21.Nf6+ Kd8 (only move) and 22. Qd1 with the treat of discovered check seems difficult to cope with for black. But I am not sure how white should proceed after 20...Qc7 as 21. Rxf5 g6 22. Nd6+ Qxd6 23.Bxd6 gxh5 and black appears to hold. Any comments?
Feb-08-13  gofer: I looked at Nf6+ for a while, (i.e. 19 Nf6+ gxf6 20 Bxf4 Bxh2+ 21 Qxh2 Qxh2+ 22 Kxh2 exf4 23 Rfe1+ Kd8 24 Re7 ) but even though it looks to win the queen exchange on h2 makes things a little more slow...

So then we have the very interesting double rook sacrifice!

19 Rxf4 Qxf4
20 Rf1 Qc7/Qe5
21 Rxf4 exf4
22 Nd6+


Well the right idea, but really as I didn't find <20 ... Qh6>, I don't think I can take much joy...

Feb-08-13  Abdel Irada: This puzzle hides many parts, and I haven't the energy at present to examine them all. The key move doesn't require more than a few trivial failed alternatives to confirm: Either 28. Rxf4 wins, or this is a spoiler.

But what happens after this is, in fact, fairly complex: Black can accept this sac or interpose with counterthreats; and if he does accept it, similar counterthreats still pose dilemmas; for this, I will need my Indefatigable Investigator's hat — which unfortunately grows heavy at times.

One defense that doesn't seem to work, however:

<19. ...g6
20. Qxf5!, gxf5>

This seems preferable, since Black is well advised to keep the e-file closed if possible.

<21. Nd6, Kd8>

Not good is 21. ...Kf8? 22. Nb5 .

An alternative is 21. ...Kd7, but this allows 22. Rd4!, when Black can't attack the rook with 22. ...e5 thanks to 23. Bxf5. The text avoids this.

<22. Rd1! ...>

White can't play the more direct 22. Rd4 in light of 22. ...e5 23. Nb5, exd4 24. Nxc7, Kxc7 25. Bxd4, Rhe8!

However, the text seems to leave Black with little to do. His king's position is ominous, but he can't easily wiggle out of it, and he lacks any means of attacking White's most aggressively placed pieces. Intuition tells me I need not bother to calculate or analyze: There is no counterplay, so no defense will succeed.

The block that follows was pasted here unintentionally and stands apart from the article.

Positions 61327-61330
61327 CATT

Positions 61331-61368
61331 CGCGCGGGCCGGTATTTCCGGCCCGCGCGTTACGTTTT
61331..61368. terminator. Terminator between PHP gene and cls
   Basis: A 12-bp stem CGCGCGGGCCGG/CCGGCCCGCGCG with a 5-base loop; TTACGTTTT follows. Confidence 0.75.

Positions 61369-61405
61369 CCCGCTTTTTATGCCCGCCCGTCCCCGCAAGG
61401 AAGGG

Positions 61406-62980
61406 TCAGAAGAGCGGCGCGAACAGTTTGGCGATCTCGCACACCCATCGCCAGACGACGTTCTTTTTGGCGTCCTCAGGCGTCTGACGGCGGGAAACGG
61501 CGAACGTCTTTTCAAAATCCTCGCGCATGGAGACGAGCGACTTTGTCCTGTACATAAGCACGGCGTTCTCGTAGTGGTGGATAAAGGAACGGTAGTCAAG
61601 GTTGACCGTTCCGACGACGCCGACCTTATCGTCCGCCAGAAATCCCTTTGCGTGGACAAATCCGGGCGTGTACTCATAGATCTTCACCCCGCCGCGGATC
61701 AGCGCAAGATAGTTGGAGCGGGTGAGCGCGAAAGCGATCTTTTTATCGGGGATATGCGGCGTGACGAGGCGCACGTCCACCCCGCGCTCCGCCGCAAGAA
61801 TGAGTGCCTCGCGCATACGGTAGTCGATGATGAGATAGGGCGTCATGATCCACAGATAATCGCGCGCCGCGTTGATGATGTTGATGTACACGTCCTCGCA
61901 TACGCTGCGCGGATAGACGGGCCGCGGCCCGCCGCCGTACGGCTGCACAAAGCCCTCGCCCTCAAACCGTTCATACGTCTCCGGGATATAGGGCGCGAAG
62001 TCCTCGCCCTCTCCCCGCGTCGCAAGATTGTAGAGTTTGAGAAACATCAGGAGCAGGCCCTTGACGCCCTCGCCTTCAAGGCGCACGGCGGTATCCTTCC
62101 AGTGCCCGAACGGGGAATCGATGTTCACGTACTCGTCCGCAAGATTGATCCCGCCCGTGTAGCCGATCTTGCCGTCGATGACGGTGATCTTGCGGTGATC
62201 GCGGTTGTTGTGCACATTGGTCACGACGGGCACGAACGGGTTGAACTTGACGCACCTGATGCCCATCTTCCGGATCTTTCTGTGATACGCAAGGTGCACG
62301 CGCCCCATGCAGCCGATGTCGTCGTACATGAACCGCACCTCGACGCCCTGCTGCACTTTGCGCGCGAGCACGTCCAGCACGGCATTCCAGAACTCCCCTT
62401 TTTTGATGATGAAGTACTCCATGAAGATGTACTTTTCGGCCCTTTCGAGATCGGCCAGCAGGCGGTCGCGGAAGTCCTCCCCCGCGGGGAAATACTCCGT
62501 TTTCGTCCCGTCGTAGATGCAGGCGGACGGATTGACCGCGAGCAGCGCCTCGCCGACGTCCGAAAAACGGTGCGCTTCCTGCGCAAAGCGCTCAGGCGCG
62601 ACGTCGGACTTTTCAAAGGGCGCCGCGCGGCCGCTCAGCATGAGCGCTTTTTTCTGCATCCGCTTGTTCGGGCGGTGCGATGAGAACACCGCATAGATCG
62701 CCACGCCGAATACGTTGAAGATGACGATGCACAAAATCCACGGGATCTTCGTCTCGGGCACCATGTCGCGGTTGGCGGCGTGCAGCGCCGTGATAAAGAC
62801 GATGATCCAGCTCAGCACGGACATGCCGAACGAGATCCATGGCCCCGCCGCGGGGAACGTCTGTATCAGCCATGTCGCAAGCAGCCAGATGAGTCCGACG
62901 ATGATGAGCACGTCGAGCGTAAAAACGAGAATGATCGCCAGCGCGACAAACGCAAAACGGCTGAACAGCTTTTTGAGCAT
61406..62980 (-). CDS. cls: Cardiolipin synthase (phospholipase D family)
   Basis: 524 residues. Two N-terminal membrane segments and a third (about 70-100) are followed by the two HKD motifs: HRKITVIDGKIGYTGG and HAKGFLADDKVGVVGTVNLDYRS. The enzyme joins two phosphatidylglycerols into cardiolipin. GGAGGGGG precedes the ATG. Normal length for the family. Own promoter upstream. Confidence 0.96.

I *may* return to this later.

Feb-08-13  morfishine: White has achieved maximum activity at the cost of a pawn; Black's minors are developed but his rooks are passive. Exchanging off Black's developed pieces should win for White.

First, lets try to blast Black off the board with 19.Rxf4

<19.Rxf4 Qxf4 20.Rf1> Targeting the Black Knight; the Black Queen just happens to be in the way <20...Qc7> On 20...Qe5 or 20...Qh6, 21.Rxf5 explodes the Black position; 20...Qc7 has the added benefit of supporting f7

<21.Rxf5> Eliminating another developed piece <21...g6> Probably best; If 21...exf5, 22.Nd6+ and Black is being overrun;

<22.Nf6+ Kd8> 22...Kf8 allows 23.Qh6 mate; <23.Qh4>:

click for larger view

The threat 24.Nd5+ winning the Black Queen allows White to save his rook

PM: Fun Puzzle; It was difficult to select Black's best defense at move 20: (Qe5, Qh6 or Qc7?); From what I can tell, Black loses a piece in all three variations

Feb-08-13  mistreaver: Friday.White to play? Difficult. 19.?
white is clearly better. He is better developed, his dark squared bishop prevent black from castling and also f7 looks rather weak. All these factors clearly allow white to undertake a decisive action.
19 Rxf4! (i quite like this move)
20 Rf1 and now black can choose:
21 Rxf5 ;
22 Nd6+ Kd8
23 Nxf7+ Kc8
24 Nxh8 g6
25 Qf3 Kb7 and black wins.
a2) 21... g6
22 Qf3 gxf5 and again white is worse.
b) 20... g6
21 Qe2 Qc7 and i don't know if white has enough compensation. Therefore i think that double exchange sacrifice is perhaps dubious? But what is there else to play?
I have no idea, therefore i will have to surrender and check how it really went. ---